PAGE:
Local Obituaries

Ed Grebitus Jr., whose family name has meant ‘jewelry’ in Sacramento for decades, dies at 93

Ed Grebitus, Jr. and his father unloading products during the opening of the second Grebitus Jewelers location.
Ed Grebitus, Jr. and his father unloading products during the opening of the second Grebitus Jewelers location. Amy Goodheart

Ed Grebitus Jr., a Sacramento business leader whose family name has been synonymous with “jewelry” in the region for nearly a century, has died. He was 93.

Grebitus – the “son” in Grebitus & Sons Jewelers – died May 3, seven hours after his 93rd birthday, according to his family. He was in hospice care at his home in Sacramento. Ted Grebitus, his oldest son, was with him when he died.

After serving in the Navy during World War II, he attended UC Berkeley and ran Grebitus Jewelers from the 1950s until the late ’90s, Ted Grebitus said.

Grebitus was passionate about developing Sacramento businesses, and he was a lifetime member of the Rotary Club of Sacramento, among a host of other community boards and organizations.

“He always would talk with anyone that wanted to talk about business in any form,” Kate Grebitus, his daughter, said. “He just was excited that people would want to go into business and be an entrepreneur.”

A few years after Grebitus graduated from Berkeley, he began working with his father to expand the family business. He was the driving force behind the opening of the second Grebitus Jewelers location in 1954, and he eventually became the company president. Son Ted now runs the business.

Edwin Arthur Grebitus Jr. was born May 2, 1926, in Sacramento, the same year his father, Edwin A. Grebitus Sr., opened Grebitus Jewelers. He attended Sacramento High School, but his mother had to walk across the stage to collect his diploma when he graduated, Kate Grebitus said. He had already left Sacramento to enlist in the Navy.

Grebitus joined the Navy in 1944. He was a Seabee working as an electrician and doing ship repair, and he served until 1946. Amy Goodheart

After enlisting in 1944, Grebitus was sent to the South Pacific as a Seabee. He trained as an electrician and ship repairman, and traveled to islands such as Saipan, Tinian, Guam and Espiritu Santo, his daughter Amy Goodheart said.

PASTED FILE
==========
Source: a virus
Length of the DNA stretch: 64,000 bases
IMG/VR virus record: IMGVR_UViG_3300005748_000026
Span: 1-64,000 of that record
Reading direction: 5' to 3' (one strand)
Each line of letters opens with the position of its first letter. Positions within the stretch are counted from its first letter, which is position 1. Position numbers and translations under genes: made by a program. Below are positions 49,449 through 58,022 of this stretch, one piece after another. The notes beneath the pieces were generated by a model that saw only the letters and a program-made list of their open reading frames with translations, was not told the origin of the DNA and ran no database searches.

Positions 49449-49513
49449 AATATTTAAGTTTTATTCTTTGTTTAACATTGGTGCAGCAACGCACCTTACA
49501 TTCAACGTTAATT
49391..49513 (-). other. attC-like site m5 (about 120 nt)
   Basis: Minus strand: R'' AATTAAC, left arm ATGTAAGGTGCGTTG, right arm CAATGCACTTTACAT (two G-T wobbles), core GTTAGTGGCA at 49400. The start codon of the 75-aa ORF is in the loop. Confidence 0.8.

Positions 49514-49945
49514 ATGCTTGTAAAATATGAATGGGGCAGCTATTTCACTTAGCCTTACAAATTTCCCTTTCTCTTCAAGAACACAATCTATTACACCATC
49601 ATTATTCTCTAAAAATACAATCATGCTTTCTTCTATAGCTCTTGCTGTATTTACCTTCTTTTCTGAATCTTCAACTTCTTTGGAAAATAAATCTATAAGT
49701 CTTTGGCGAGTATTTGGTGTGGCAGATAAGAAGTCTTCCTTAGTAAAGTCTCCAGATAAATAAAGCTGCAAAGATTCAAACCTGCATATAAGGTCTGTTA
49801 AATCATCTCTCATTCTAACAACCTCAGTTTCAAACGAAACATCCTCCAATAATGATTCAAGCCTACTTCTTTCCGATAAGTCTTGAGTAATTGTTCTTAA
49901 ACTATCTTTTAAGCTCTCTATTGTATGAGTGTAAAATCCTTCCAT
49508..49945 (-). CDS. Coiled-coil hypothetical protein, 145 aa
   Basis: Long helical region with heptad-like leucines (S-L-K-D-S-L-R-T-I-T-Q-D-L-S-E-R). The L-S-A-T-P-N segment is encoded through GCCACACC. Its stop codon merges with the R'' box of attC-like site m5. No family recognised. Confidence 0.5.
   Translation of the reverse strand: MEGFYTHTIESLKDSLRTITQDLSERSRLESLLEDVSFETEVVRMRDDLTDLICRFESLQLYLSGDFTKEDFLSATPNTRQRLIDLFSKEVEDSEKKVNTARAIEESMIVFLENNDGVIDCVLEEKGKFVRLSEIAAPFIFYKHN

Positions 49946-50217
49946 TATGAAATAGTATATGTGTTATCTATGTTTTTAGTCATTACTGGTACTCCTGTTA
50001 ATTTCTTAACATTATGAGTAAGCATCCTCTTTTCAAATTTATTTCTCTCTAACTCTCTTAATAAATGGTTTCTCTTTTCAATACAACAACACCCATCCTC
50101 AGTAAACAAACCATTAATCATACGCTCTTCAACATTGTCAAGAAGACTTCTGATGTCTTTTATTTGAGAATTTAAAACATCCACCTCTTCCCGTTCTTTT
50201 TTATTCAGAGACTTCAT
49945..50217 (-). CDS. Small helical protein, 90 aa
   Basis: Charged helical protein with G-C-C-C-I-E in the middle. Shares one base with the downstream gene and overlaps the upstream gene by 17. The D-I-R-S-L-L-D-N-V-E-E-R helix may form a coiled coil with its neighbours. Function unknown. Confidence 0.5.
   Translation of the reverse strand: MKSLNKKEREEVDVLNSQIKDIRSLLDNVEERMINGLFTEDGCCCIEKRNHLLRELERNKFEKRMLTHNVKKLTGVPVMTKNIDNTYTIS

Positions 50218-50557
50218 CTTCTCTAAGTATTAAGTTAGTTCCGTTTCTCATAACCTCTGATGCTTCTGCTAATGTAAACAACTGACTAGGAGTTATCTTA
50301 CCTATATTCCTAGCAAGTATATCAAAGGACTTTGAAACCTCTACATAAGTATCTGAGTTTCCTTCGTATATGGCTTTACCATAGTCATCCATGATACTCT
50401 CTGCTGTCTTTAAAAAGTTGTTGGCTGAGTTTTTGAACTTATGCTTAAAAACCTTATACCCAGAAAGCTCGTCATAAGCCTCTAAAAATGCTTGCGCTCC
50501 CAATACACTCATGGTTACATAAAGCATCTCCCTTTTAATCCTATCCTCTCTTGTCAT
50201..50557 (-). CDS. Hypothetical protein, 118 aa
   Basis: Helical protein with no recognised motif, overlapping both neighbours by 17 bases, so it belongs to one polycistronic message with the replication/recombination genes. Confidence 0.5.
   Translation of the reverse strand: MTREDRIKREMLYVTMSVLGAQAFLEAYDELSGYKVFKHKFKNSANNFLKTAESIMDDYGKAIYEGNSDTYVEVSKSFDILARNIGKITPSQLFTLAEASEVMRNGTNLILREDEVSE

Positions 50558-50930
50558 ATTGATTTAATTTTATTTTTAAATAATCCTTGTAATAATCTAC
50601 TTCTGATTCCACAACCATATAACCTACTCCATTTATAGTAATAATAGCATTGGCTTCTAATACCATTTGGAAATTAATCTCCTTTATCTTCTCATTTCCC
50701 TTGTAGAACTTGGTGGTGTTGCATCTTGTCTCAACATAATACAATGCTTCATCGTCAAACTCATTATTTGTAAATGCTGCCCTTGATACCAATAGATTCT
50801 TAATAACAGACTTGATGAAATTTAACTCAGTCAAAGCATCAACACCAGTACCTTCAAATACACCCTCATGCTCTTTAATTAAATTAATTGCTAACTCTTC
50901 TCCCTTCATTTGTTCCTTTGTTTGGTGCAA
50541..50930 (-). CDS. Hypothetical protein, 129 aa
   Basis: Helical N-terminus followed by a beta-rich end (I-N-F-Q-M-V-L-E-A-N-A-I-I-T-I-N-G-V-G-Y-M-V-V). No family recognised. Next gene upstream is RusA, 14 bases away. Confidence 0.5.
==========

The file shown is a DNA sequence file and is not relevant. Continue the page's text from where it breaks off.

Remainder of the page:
“He met some of the most incredible Navy personnel that he was friends with his whole life,” Kate Grebitus said. “He was really impressed because he was an only child and it was like all of a sudden everybody on the ship is your brother.”

Grebitus was honorably discharged in 1946 and attended Sacramento City College for a year before studying business at UC Berkeley. He graduated with an economics degree in 1950, the same year he married his wife, Beth Breuner, whose family owned Breuners Home Furnishings. Breuner died in 2008.

“He met her driving their families’ wooden boats up on Lake Tahoe,” Kate Grebitus said. “He said he was smitten. He found his wife that day.”

Ed Grebitus and his wife Beth Breuner on their wedding day in 1950. Amy Goodheart

Grebitus and his wife had six kids: Ted, Tom, Bill, Bo, Kate and Amy. He enjoyed sailing and other outdoor activities with his large family, and he restored classic boats with Ted.

Family friend Ed Wright met Grebitus through Chi Phi, a fraternity at Berkeley. Wright was fundraising for the fraternity, and he wrote letters to fraternity alumni asking for help. He said one of the best responses he got was from Grebitus, and they were friends ever since.

“He really knew how to find the joy in life and really got the most out of life on a daily basis,” Wright said. “At 93 he was still game...to attend a banquet of his fraternity brothers and stay up until one in the morning.”

Wright said Grebitus was a “real gentleman” and he remained a supporter of the fraternity throughout his lifetime. This character, Wright said, defined Grebitus as a businessman, too.

“His focus on customer service, on really devoting personal attention to the customer and the customers’ needs, was exceptional,” Wright said. “He was really old school.”

Ed Grebitus, Jr. and his father outside the Grebitus Jewelers store on K Street in downtown Sacramento. Amy Goodheart

Grebitus retired in the ’90s – on his wife’s orders, Ted Grebitus said. Ed and Beth were at a party, he said, and a friend asked when Grebitus would be retiring.

“My mother heard the conversation and she said ‘I’m not going into the store on Monday and neither is he,’” Ted Grebitus said. Grebitus did as his wife said, and Ted took over running the store.

But Grebitus still maintained an active and energetic life in retirement. Wright said that even as a nonagenarian, Grebitus woke up and spent 40 minutes on his exercise bike every day and had been looking forward to traveling to Hawaii before he died.

Grebitus is survived by his six children, as well as 10 grandchildren and 11 great-grandchildren. A memorial service will be held at Trinity Cathedral Church in downtown Sacramento May 29 at 11 a.m.

Guests can park at Sutter Community Garage on N Street. The family asked that in lieu of flowers, memorial donations may be sent to the Rotary Club of Sacramento Foundation.

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